Mr. Bruce: For once, I am glad that I gave way to the hon. Gentleman. I was not suggesting for one moment that I would not take up the invitation if Foster's invited me to visit Formula 1. Members of Parliament have to understand what is going on, and we cannot do that without visiting events.

I would like the Minister to respond on one point. Voluntary agreements exist on what can appear on Formula 1 cars, and, in the United Kingdom, all the cars are painted with buzzing hornets. Since I am not a tobacco smoker, it took me a long time to work out that that meant Benson and Hedges. Apparently, that was the brand that Benson and Hedges put on the side of the vehicle. Will the Minister say what sort of thing might be allowed, and whether the clause would give companies an open season for the six years in which they may still advertise their products when they sponsor Formula 1 and other such sports?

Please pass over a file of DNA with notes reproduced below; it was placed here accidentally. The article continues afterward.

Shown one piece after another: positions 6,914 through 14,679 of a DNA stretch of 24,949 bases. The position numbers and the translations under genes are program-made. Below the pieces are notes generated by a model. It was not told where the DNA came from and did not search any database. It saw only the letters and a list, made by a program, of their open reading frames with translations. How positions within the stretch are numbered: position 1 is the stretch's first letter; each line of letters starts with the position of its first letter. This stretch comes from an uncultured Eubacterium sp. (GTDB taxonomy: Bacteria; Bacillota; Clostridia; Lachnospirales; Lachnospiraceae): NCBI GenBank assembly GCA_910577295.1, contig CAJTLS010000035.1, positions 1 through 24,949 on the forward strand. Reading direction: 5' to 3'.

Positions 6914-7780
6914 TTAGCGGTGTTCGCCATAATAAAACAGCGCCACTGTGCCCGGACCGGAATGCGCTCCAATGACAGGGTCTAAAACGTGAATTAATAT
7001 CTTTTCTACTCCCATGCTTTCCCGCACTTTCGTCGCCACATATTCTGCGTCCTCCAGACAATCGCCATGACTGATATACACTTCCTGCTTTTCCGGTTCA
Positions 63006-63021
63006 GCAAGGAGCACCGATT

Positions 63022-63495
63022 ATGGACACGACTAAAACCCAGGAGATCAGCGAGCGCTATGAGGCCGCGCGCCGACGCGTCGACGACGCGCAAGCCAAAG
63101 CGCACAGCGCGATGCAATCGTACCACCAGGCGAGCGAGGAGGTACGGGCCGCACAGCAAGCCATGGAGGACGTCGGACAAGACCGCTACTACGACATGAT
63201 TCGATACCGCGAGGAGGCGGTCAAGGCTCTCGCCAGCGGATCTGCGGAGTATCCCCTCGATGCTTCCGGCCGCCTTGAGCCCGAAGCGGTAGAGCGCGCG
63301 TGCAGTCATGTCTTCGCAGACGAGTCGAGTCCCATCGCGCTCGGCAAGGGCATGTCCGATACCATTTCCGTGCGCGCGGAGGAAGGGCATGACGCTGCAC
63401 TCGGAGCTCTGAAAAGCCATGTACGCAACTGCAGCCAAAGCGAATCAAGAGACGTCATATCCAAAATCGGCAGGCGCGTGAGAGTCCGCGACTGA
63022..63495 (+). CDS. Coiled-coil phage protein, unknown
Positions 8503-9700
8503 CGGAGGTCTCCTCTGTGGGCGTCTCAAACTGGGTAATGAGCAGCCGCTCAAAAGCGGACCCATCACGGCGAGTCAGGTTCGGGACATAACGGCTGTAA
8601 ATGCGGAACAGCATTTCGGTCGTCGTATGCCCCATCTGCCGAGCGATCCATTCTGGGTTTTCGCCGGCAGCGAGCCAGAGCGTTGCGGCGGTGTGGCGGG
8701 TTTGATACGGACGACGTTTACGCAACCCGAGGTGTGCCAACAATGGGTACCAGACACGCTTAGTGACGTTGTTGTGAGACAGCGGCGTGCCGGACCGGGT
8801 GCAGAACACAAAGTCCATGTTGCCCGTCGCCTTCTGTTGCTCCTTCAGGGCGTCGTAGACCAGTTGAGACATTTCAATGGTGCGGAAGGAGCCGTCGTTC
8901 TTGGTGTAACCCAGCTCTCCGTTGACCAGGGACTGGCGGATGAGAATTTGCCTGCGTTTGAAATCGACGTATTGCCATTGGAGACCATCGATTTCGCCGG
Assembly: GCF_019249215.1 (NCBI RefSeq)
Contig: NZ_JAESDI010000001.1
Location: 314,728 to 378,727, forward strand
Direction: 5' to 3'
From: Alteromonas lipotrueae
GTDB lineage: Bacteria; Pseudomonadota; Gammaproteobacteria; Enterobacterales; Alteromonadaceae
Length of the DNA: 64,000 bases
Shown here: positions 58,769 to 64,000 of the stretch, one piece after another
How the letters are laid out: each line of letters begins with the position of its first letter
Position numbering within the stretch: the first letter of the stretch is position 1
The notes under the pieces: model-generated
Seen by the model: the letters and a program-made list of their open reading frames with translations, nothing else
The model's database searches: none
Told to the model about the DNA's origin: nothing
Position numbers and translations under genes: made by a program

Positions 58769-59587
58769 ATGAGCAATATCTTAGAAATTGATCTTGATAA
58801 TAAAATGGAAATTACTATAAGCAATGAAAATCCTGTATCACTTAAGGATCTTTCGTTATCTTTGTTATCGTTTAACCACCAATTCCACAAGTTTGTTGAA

Yvette Cooper: It is already 6.30 pm, and we had hoped to make considerable progress this afternoon. We still have half an hour, and may still make considerable progress, but Labour Members are happy to continue beyond 7 pm, or to return later this evening if the Opposition agree. I know that the hon. Member for Meriden has an engagement, and we would be happy to recognise that, as she was very understanding about my earlier engagement.

I want to respond to some of the issues that have been raised during this debate and want to turn to some stand part issues too.

The Chairman: Order. Perhaps I can indicate to the Minister and to the Committee that I think that we have had a very wide-ranging debate on the amendments, and I propose to put the clause stand part question without debate when the time arrives.

Yvette Cooper: Thank you, Mr. Malins, for that extremely helpful guidance.